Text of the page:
Back on grounds I now wonder, how will we exhibit what we learned at the retreat? We will create constructive dialogue and move carefully and productively. The best way to continue to learn about Israel is to keep on telling our “hug and wrestle” stories.
WaJew Class of 2017
From Israeli-Americans like myself to those of us who have just begun learning about the conflict, everyone who came out to D.C. was able to personally engage with Israel in new ways. I found it empowering to listen to some of the people directly involved in the peace process. I heard politicians speaking candidly in small settings about their obstacles to progress from their own perspectives. Hearing from Israeli and Palestinian parents who have lost their children to the violence of conflict also brought home the seriousness and urgency of our work.
The speakers, panels, and conversations from our two days at the conference also gave us a first-hand understanding of how diverse the pro-Peace camp really is. As expected, I met a lot of Jews my age that grew up caring and learning about Israel through family, school, and visits, but I was surprised to also see so many Christian, Muslim, and Latino students who had learned about the conflict more recently, as well. One student I have come to know personally is a first generation Pakistani-American from Maryland who first studied the conflict in high school. She has since studied abroad in Jerusalem, traveled throughout Israel and the West Bank, and become a leader on J Street U’s National Student Board. At the conference she gave an impassioned speech about urging attendees to take ownership of our future by working towards a two-state solution.
Bringing back my experiences at the conference to grounds, I hope that J Street UVa can play a role in fostering constructive spaces for engaging with Israel. We want to give students from various backgrounds the chance to grapple with the complex moral issues and political realities in Israel. It is my hope that the Jewish, Palestinian, and the broader UVa community will join our efforts to combat apathy and promote productive action while maintaining a respectful environment.
- Ori Shimony
Before the speeches and activities began, we sat down for lunch, and I was able to meet a few of the Israelis. This winter I traveled to Israel on Birthright with Hillel at UVa, and we were able to bond about the experience- we even had mutual friends on Facebook (insert Jewish geography joke)! I’ve always been impressed with the way Israelis carry themselves, specifically in their levels of maturity. I spoke with one of the Israelis named Or, who is also a brother of AEPi at IDC Herzliya. We came to the conclusion that because of the lifestyle they live in Israel – with the army and the type of people – there is an emphasis on independence and early learning. He said that in the army you learn things that cannot be taught in school like meaningful lessons in accountability and responsibility.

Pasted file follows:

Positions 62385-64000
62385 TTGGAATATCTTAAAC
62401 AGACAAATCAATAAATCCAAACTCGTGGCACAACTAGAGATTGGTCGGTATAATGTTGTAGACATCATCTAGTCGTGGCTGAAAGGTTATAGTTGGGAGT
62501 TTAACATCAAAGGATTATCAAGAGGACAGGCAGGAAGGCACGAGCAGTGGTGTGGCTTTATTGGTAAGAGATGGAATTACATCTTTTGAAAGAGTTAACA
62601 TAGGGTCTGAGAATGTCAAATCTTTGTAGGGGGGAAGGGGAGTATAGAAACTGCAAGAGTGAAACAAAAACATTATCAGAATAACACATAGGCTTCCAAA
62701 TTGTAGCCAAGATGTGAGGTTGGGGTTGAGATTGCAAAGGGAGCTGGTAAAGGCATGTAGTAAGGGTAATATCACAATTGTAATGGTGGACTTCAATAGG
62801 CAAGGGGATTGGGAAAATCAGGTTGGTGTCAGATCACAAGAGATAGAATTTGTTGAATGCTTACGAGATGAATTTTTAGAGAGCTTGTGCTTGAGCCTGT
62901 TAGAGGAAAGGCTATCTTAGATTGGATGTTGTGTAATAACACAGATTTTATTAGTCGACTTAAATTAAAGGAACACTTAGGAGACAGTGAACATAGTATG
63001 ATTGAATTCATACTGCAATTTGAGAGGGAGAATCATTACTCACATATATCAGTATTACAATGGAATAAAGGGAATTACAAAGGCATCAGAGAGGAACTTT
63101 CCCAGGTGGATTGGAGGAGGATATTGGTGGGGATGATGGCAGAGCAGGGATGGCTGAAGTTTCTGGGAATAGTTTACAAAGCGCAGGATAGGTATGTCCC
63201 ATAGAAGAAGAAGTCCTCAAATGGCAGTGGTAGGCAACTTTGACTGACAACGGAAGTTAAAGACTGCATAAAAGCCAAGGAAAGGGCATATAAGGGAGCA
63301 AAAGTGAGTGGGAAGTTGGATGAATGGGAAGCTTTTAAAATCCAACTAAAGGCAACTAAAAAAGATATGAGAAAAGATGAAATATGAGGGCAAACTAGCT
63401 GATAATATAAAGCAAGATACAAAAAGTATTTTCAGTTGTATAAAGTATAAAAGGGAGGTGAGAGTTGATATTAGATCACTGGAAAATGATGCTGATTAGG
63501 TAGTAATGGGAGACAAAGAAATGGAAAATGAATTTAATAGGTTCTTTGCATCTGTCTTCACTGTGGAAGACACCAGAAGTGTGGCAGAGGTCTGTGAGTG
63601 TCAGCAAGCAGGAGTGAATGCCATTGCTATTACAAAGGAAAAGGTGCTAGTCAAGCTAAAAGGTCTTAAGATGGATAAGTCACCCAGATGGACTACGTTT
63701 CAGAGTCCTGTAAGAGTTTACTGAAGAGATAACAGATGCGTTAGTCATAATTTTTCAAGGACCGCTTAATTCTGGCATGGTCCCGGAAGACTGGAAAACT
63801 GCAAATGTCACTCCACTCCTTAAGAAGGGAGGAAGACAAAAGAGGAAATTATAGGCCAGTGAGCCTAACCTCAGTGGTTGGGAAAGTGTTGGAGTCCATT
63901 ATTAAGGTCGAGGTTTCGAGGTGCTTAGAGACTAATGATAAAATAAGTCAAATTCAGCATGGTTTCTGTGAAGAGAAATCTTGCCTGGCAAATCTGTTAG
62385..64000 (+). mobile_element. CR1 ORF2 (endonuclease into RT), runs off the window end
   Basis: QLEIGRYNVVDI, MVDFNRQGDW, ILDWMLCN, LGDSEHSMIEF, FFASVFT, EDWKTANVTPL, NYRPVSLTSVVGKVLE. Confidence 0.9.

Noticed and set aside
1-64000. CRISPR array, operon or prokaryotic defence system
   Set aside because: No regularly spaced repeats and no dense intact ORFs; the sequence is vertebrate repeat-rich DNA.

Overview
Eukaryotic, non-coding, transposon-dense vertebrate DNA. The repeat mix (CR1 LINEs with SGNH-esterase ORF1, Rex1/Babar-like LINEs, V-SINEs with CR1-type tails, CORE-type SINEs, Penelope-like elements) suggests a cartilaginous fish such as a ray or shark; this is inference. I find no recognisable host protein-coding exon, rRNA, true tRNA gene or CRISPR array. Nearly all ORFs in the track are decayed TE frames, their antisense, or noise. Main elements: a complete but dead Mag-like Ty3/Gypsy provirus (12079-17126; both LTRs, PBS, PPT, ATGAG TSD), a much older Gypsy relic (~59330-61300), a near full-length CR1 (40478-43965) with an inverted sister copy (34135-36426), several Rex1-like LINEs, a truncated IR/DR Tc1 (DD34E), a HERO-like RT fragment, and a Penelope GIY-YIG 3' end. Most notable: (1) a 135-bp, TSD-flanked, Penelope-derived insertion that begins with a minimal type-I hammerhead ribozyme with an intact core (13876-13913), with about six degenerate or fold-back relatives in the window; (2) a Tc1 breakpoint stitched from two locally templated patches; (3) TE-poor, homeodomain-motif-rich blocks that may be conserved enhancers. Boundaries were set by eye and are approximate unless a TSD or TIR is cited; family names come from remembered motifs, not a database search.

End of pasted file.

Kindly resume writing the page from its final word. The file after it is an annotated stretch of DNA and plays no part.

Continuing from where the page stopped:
Later, I sat down with two Israelis, Dor and Avi, for an activity that involved depicting America or Israel through the others’ eyes. Dor and Avi spoke about what they thought America meant to them, their parents, their friends and to Americans, and I did the same for Israel. They shared the typical stereotypes of college parties and big business, but they also pointed out some more interesting complexities of American culture. Seeing that they do not see every piece of American news, they focused on the bigger, controversial stories as thematic of American culture. Things like race, the two party system and safety. I went on to describe my sentiments toward Israel and how much it means to my family living in America and in Israel. Dor, Avi and I really bonded over our shared passion for Israel, and it made me remember the great times I had this winter on Birthright. Overall, I was so excited to help host this group of Israelis and I hope they come back soon!
Class of 2017
The Brody Jewish Center, Hillel at the University of Virginia, is the focal point in a renaissance of Jewish life for the 1,800 Jewish students on Grounds.